Ireland may be kicked out of Euro 2016 over 1916 jersey row
Ireland may be sensationally kicked out of this summer’s European Championships after a row with UEFA over the team’s 1916 jersey.
Uefa delivered the hammer blow to Irish fans and the team after a late-night meeting at their HQ in Switzerland.
Ireland took on the Swiss at Aviva Stadium on Friday night with a shirt featuring a special crest that commemorated the 100th anniversary of the 1916 Rising.
Uefa had given Ireland the all-clear to wear the one-off badge but it seems some Swiss officials at the game raised the matter with Uefa in recent days as they felt it broke the regulations regarding ‘political messages’ in the game.
Article 14, sub section 7 of Uefa’s Disciplinary Regulations states that ‘All forms of ideological, political and religious propaganda are forbidden’.
Over the past few days FAI officials have been arguing that the badge had no ideological or political meaning and was only meant to commemorate a significant anniversary but the powers that be at Uefa are believed to be getting cold feet about allowing the badge in the first place and are considering booting Ireland out of this summer's competition in France.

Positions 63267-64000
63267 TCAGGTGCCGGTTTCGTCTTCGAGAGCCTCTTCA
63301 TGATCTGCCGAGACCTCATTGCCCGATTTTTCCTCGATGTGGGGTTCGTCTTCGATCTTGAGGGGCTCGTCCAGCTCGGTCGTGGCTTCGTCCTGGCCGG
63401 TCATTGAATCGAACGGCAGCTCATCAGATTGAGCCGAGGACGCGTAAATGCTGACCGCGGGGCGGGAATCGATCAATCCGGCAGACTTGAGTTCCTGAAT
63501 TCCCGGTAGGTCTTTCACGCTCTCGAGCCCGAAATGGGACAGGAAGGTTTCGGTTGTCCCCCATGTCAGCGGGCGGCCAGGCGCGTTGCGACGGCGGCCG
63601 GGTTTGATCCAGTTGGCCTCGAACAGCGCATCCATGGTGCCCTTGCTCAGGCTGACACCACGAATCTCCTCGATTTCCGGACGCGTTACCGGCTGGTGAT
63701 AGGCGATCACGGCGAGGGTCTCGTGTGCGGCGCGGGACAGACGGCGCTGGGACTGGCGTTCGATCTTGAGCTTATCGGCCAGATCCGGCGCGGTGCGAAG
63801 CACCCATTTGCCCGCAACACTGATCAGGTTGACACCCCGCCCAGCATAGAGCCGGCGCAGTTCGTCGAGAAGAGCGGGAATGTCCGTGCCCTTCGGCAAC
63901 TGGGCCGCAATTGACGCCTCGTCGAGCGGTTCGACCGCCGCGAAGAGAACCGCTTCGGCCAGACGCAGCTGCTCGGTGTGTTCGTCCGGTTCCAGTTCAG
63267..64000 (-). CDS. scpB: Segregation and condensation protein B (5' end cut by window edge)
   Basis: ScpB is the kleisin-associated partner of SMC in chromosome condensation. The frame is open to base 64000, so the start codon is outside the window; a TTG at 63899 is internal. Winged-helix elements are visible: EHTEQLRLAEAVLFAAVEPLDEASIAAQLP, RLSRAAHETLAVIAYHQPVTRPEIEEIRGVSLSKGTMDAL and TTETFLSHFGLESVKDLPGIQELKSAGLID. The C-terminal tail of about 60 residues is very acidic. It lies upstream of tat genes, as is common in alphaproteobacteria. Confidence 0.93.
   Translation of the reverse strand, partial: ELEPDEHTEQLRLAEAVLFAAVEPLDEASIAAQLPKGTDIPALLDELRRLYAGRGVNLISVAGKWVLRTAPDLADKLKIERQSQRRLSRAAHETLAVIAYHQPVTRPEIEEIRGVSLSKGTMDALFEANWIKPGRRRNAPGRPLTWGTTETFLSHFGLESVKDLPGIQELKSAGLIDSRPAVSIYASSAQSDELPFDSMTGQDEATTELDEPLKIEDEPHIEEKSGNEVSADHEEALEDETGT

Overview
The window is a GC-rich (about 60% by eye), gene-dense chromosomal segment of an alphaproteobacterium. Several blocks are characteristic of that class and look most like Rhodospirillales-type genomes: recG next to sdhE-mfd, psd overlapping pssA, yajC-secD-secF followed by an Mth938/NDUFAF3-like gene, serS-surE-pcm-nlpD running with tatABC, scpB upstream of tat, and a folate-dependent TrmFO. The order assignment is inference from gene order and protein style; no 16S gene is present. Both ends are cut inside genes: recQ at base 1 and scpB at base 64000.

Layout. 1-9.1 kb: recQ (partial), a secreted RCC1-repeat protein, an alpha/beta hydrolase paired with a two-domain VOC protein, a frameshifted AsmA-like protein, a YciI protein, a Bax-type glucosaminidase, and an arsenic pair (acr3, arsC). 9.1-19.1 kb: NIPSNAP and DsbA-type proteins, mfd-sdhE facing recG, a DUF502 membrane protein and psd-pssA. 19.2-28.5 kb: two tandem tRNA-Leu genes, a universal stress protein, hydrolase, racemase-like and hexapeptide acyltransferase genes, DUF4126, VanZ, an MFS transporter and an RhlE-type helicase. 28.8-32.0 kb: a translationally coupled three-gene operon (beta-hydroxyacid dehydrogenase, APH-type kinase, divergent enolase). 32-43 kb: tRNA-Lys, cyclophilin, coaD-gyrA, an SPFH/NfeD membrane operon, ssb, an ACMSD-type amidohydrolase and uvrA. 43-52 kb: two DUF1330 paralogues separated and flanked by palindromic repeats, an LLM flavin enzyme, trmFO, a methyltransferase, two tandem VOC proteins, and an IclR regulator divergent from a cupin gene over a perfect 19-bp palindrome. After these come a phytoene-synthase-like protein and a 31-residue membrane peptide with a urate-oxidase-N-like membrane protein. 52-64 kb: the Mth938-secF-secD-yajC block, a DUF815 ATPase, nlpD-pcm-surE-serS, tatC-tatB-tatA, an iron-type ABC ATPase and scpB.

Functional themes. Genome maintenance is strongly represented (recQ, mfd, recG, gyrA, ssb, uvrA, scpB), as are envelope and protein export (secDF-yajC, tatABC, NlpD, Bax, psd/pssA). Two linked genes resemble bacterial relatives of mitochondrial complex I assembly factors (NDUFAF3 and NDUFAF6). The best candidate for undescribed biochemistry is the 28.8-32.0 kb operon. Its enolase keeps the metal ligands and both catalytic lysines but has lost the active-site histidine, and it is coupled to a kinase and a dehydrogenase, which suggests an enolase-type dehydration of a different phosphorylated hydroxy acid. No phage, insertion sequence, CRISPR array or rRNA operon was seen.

A similar row erupted over the same badge being displayed on the turf at Bray Wanderers last week. Fifa and the FAI asked the club to remove it before they played Sligo Rovers.
Speaking exclusively to the Sunday World, Uefa disciplinary chief Daryl Solopfia did not sound like a man for turning.
“We cannot allow this sort of behaviour to creep into football. There is no place in our game for pride in your country or respect for history.
“If this was a shirt released just to make more money we could understand but they are not even making it available for the fans to buy. This sort of disregard for the rules, and for making extra cash, goes completely against Uefa’s ideals for how the game should be run.”
The exclusion of Ireland would mean that Bosnia and Herzegovina, who we beat in the play-offs for the tournament, would take our place in France.
Head of their FAI Prvi April was clearly overjoyed by the news, if a little unprepared.
“I’ll have to cancel our summer holidays now. The missus will kill me,” he told our reporter.
Republic of Ireland management team Martin O'Neill and Roy Keane were unavailable for comment but there are unconfirmed reports this morning of a man with a large beard and another man in glasses attempting to break into the GPO.